Alt text for images best practices can be found over on Google’s developer’s area, so they’re no secret… but how can photographers use them to improve ranking?
This is a question I’ve been asked SO many times over the last year or so. Photographers have asked me if there’s some secret software or an app to help with alt text… But it just does not work like that, and for good reason.
Of all the myriad of awesome parts of the job of wedding photographer, I’m pretty sure for most adding alt text ranks pretty low on the favourites list. Somewhere down the bottom near ‘accounts’.
What You Need to Know About Alt Text
I find it really surprising when I talk to wedding photographers across the board, there seems to be such a dislike for this task. I think this comes down to a misunderstanding of what alt text actually is, and how it’s really awesome for your customers.
And surely, a core part of your wedding photography business is helping customers, right?
With that in mind, I’d like to dispel some myths and explain once and for all how to use alt text properly, to help both you AND potential customers.
Alt text Example
In the photo below, I could have described this using descriptive detailed text only, but instead, I used the geographical keyword ‘Cheshire wedding photographer‘, in addition to descriptive text. This photo did not rank for either the descriptive details OR the geographical keyword (alt text replaced with descriptive text only on 19/10/16 )
Here are some descriptive alt text ideas that could work well for this photo:
‘Bride and groom in freshly cut cornfield in cheshire‘
or perhaps ‘Bride and groom in Cheshire cornfield on their wedding day‘
Maybe ‘Bride and groom portrait in a cornfield in the village of Smallwood, cheshire‘
Looking to be found by couples searching for specific terms?
Let’s use ‘rustic‘ as an example.
‘Bride and groom rustic wedding portrait in Cheshire cornfield‘
See how this could help the right couples find the right style of photographer?
You can see the rest of this blog post here: Smallwood village wedding
By comparison, the photo below had NO geographical keyword information, only really descriptive alt text that was specific to the photo, and it ranks right at the top of searches for a geographical area.
Why is this?
The Google bots can work out from the other page content that it’s relevant to people searching for the Ribble Valley. As a result, there’s simply no need to keyword stuff, you can focus on descriptive details instead, Google will do the rest!
Alt text used in this photo: ‘The Inn at Whitewell Wedding Photography with landrover defender’
Alternatives to this could have been:
‘Bride and groom night portrait in front of land rovers outside the Inn at whitewell‘ (69 characters)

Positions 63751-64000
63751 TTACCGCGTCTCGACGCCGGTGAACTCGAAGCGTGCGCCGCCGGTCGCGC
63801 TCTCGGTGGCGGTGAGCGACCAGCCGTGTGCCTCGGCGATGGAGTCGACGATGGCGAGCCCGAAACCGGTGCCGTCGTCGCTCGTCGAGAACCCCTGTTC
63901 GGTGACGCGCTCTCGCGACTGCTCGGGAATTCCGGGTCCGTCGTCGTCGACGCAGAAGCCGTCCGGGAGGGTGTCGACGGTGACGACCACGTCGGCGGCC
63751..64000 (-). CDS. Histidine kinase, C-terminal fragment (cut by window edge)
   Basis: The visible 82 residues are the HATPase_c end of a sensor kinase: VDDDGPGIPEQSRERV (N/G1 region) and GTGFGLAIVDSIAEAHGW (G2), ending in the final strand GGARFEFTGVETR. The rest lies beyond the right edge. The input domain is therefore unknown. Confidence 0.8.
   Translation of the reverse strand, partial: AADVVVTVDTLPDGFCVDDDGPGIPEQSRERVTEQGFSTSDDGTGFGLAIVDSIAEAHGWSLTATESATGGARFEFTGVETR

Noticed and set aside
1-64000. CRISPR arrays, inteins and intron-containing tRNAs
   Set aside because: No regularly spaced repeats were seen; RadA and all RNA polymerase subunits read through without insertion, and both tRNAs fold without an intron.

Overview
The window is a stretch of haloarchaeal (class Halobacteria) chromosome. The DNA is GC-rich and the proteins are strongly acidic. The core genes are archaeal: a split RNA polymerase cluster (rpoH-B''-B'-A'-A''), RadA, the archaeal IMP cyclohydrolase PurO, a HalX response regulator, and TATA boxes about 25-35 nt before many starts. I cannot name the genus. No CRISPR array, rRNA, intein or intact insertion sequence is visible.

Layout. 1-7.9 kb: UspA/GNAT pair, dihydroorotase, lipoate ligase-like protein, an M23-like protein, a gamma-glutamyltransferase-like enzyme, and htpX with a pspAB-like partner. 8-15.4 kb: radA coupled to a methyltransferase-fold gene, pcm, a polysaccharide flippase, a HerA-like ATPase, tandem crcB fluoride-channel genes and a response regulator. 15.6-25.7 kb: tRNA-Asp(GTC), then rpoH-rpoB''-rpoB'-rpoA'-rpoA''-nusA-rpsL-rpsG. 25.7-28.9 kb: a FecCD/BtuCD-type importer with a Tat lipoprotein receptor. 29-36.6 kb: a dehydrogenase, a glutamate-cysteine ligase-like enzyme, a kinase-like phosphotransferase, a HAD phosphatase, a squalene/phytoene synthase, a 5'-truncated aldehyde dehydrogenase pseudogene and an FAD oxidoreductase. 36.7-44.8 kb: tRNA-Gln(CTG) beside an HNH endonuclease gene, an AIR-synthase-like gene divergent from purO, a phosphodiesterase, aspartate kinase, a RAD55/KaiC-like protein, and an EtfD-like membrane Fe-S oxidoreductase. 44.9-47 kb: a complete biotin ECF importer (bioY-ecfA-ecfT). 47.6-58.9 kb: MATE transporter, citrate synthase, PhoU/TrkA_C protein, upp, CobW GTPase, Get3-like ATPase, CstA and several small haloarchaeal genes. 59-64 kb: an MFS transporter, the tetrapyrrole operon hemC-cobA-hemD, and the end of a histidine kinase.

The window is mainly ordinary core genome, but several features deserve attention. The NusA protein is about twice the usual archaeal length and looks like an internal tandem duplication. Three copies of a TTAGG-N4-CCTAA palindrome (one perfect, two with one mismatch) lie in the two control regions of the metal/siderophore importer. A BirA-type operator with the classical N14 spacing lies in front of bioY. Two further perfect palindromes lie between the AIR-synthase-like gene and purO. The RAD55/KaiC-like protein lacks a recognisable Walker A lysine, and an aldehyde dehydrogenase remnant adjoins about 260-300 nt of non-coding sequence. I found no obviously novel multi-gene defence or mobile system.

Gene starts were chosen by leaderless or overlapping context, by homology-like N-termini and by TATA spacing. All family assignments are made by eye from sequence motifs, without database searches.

‘Night portrait of bride and groom on the wedding day with land rovers in the background‘ (69 characters)
‘Bride and groom portrait after sunset outside the Inn at Whitewell at their August wedding‘ (76 characters)
Having thought about how I can improve this further, I have now changed the alt text to:
‘Inn at Whitewell wedding photography; bride and groom night portrait in front of land rovers on their wedding day’ (96 characters). I’ll update this page with any ranking changes!
So, if a couple is thinking of using their land rovers for a quirky portrait at night, they’ll be able to easily find this photo. Whereas if I had just used ‘Ribble Valley wedding photographer‘ as the alt text, it would be pretty hard to find lost in a sea of other vaguely described photos.
How to Rock at alt Text
Following these few simple steps will give your customers a better experience online as well as connecting you with people who want to see your gorgeous photos.
Alt text things to avoid
- No repetition, keep it original!
- Don’t leave the alt text box empty (unless you do NOT want the photo to rank)
- No vague geographic keywords – this is not the space for that!
- No keyword stuffing!
- Don’t put dashes between words (or anything else crazy like underscores)
- Aim for at least 6 words, but remember you can use up to 100 characters, make the most of it!
- Be super descriptive, think niche!
- Details! Details! Detail!
- What are the most interesting aspects of the photo? Talk about them!
Now you know what to do, take your time with alt text and use it to make your website work better for you AND your customers.
I’ve had a few questions in response to this article, and these have mainly been around pre-existing photos already uploaded to your WordPress website.
Question 1) ‘Is it worth changing all the existing photos?’
The short answer is probably not all of them, no.
WordPress pages are not dynamic, so when you change a media attachment, whilst this changes the media attachment, it does not change the information saved to the page.
To show an example of this, I previously updated the alt text on the above photo, but when I check the source code of the page, the bots will see the previous description, so if it was blank when you attached it to a page, it will stay blank on the page, unless you update it from the post or page it is attached to. (NOT the media library)
If you have your media set up to be indexed in search, then the bots will detect new alt text information. But this is a little different from a bot finding this information through a page. It will be worth checking your sitemap structure to see if image indexing is set up correctly for what you’d like to achieve.
Question 2) What about the description?
I’d recommend using the description box to tell the story of the photo, be really specific and talk about the details.
Would you like to read more about photo optimisation best practice? Check out these articles:
Here’s the latest article from Google on their developer site: Google Image Best Practices